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Pity the prisoners who remain locked up In lockdown we've learned that restricting people's freedoms leaves them unmoored from life

Will we stop ignoring what happens behind prison walls? Credit: Christopher Furlong/Getty Images

Will we stop ignoring what happens behind prison walls? Credit: Christopher Furlong/Getty Images

June 26, 2020   5 mins

One of the unexpected benefits of lockdown has been the insight it offered many into what it is like to be in jail. I’ve taught in prisons for three decades, so I know that being obliged to stay in one’s home is not the same as being locked in a cell. But I’ve noticed that during lockdown, many of my friends started talking about duration and damage in a penal context. If lockdown, they say, has done them harm, how much worse it must be for those serving sentences in jails. I wonder if, as this ordeal ends, we might carry with us a lesson: incarceration damages and cripples — and is frankly pointless.

When lockdown began, I was running a weekly drama class in HMP Maghaberry, a Category A, high security prison south-west of Belfast. In a room with a set of narrow glass slits — referred to sometimes as ‘Judas windows’ — through which officers sitting outside would supervise, we read and ‘performed’ a vast array of plays, from Samuel Beckett’s Waiting for Godot to Max Frisch’s The Fire Raisers and Jane Thornton’s Shakers (yes, the play about cocktail waitresses). In the background was the noise of the hundreds of starlings that make HMP Maghaberry their home. At the end of every session, I took home the stories and scripts the men had written, returning them at the start of the following week’s session, marked and subbed.

One man, I shall call him Adam, gave me a story every week. His great passions were Camus (no surprise there: in my experience almost all prisoners love Albert because of his subject, which is personal responsibility) and Jorge Luis Borges. Borges is best known for his mid-career metaphysical stories about circular closed worlds, but Adam venerated those early and late Borges tales shorn of political content and psychology. He was Irish Republican, militant and Left-wing, but this was the kind of fiction he wanted to write.

When the course started, the amount of time devoted to prose was small: we focused on performing plays. But come January, as Covid-19 loomed into view, we began to spend more time on prose. This made sense: if I had to stop going in, there would be no more performances, and the men would have to make do for themselves. They wanted to bank as much input from me as they could get.

Halfway through March, Adam handed me four stories — perhaps 10,000 words of material in all. He’d always been a prolific writer, but even so — four was a lot. I promised him I would mark them up and return them to him the next Friday. But there was no next Friday, because over the following days lockdown put an end to the class.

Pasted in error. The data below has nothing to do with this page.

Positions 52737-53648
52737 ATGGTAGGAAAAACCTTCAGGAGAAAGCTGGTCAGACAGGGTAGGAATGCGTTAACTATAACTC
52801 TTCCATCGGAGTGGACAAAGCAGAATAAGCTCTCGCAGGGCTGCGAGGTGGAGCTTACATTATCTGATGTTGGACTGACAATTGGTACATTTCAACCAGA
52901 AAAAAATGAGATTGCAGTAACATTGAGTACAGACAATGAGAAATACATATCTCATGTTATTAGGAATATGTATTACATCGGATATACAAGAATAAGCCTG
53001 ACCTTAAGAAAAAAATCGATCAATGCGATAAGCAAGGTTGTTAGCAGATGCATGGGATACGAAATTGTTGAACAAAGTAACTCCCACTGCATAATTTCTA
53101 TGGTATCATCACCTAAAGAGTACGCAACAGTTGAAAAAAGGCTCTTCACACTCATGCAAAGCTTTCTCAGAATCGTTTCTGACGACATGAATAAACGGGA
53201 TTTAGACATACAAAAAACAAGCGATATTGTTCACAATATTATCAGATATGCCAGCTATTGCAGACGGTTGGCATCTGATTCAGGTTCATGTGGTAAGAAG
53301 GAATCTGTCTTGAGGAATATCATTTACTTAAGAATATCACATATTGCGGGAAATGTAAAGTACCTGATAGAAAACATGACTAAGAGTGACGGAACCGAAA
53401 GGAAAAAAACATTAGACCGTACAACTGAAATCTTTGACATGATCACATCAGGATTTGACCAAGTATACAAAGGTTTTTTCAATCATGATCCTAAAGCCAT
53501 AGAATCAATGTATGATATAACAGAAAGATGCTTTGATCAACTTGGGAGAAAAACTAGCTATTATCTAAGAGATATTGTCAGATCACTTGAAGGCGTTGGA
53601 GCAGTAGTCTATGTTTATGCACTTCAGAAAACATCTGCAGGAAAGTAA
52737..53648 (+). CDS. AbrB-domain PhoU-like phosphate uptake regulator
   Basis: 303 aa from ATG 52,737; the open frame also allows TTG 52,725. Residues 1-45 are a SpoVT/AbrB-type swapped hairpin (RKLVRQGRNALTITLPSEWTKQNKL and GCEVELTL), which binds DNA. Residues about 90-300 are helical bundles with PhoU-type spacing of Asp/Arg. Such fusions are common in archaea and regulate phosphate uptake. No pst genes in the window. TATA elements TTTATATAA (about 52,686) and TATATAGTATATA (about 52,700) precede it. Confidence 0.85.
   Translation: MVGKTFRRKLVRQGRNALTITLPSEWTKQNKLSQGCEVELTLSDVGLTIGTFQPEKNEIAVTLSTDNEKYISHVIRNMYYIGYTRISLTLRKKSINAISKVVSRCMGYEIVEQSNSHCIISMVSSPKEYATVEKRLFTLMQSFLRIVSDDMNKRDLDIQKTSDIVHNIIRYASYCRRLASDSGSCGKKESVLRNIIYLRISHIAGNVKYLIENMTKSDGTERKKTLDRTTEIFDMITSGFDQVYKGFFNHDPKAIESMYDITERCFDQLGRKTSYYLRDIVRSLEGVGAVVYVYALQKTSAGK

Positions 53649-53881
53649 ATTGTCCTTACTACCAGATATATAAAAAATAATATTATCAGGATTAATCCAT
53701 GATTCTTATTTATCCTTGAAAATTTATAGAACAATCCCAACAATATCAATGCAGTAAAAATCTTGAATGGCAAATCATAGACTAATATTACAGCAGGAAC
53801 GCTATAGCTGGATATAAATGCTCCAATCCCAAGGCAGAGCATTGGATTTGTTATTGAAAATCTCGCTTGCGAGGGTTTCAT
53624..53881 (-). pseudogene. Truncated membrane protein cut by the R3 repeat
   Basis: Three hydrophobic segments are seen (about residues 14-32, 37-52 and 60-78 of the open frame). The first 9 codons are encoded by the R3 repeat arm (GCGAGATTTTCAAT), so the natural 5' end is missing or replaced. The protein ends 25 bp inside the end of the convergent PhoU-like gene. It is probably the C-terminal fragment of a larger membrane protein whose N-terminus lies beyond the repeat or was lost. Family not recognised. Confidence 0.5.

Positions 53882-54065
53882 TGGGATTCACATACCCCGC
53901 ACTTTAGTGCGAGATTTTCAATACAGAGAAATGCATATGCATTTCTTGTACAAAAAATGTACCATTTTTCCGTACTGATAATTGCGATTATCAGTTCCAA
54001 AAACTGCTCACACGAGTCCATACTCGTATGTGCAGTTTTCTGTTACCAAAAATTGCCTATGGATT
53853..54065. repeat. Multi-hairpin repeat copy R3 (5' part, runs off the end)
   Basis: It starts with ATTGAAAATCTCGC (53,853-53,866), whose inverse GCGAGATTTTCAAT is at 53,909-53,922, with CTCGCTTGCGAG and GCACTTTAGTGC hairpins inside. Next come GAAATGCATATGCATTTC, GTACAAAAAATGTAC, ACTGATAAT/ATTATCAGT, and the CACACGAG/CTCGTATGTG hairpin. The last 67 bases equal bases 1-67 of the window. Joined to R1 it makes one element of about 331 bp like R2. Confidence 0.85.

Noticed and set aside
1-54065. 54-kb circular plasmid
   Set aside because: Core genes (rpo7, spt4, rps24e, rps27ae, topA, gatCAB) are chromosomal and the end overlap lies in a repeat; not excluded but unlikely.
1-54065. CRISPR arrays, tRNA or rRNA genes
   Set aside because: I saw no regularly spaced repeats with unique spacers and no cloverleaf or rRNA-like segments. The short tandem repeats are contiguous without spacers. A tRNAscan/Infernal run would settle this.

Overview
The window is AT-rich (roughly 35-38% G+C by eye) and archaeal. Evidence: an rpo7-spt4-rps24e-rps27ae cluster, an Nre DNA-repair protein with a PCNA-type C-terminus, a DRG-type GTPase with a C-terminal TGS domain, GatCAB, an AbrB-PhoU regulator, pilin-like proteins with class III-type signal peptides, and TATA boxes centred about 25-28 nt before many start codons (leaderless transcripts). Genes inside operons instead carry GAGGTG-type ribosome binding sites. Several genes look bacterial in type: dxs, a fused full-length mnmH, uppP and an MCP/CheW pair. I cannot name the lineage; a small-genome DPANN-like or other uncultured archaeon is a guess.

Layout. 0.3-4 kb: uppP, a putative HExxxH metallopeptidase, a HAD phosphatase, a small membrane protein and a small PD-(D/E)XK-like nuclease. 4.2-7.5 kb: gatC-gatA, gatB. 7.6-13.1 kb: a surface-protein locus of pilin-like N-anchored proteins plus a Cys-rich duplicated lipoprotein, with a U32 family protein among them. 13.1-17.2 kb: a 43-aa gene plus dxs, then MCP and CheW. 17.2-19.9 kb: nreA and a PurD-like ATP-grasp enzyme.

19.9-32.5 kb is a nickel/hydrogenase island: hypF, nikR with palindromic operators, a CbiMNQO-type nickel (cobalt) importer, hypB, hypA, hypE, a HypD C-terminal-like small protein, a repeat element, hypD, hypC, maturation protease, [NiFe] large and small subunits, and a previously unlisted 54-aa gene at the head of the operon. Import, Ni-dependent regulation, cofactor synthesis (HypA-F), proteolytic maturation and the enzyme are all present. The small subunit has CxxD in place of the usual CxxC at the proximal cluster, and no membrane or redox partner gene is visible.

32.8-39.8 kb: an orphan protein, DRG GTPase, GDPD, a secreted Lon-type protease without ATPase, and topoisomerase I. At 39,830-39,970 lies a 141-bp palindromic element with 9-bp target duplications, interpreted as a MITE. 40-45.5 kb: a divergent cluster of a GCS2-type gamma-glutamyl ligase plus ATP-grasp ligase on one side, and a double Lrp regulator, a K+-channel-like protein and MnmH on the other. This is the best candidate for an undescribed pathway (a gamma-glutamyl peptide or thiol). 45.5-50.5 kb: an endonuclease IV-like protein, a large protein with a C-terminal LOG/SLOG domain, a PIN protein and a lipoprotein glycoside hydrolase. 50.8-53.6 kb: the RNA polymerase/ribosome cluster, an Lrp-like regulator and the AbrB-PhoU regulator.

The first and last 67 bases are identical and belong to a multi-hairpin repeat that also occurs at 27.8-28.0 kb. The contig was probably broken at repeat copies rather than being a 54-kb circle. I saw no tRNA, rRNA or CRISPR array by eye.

But what should I do with his stories? I spoke to my employer. We agreed I must read them, sub them, mark them and return them.

And so, it came to pass, that a fortnight into self-isolation as per the Government’s instructions, I set about the task. I opened the buff Northern Ireland Prison Service folder the stories were in, pulled out the first and began to read.

Prisoners, Adam began, typically don’t pay much attention to what day of the week it is and they certainly don’t pay any attention to the date. Instead, they live in an untethered present tense, the text continued; they are in prison, in time, yes, floating along, but exactly where they are they don’t bother themselves with, particularly. Well, what’s the point? It’s only going to draw attention to the immense distance between where they are and freedom (in prison even a day can seem immense).

But there is one date all prisoners can always, immediately, call to mind. Without it they can’t sustain the hope that keeps them buoyant — that date, of course, is when they will be released. Most know what day of the week the date falls on. Some even know the hour they will leave (for the hour of exit varies — sometimes they’re out at 8am; sometimes it’s 3am.) Yes, the day it all ends: this is concrete and recondite.

As fiction so often does, Adam’s opening paragraph arrived just when it was needed. Everything I had been used to — travelling to the prison to work, travelling to Trinity College to teach, staying in Dublin and seeing my friends — had finished abruptly. In their place had begun a curtailed eighteenth century sort of life during which I gardened, walked, worked from home and once a week went to the local supermarket in Enniskillen. I was lucky to be able to do all these things — many couldn’t, in lockdown — but when I looked down the track, I didn’t like what I could see: the contraction of the publishing industry and the possible end of university teaching as we know it. Every page in my diary, which stretched to the end of the year, was now blank.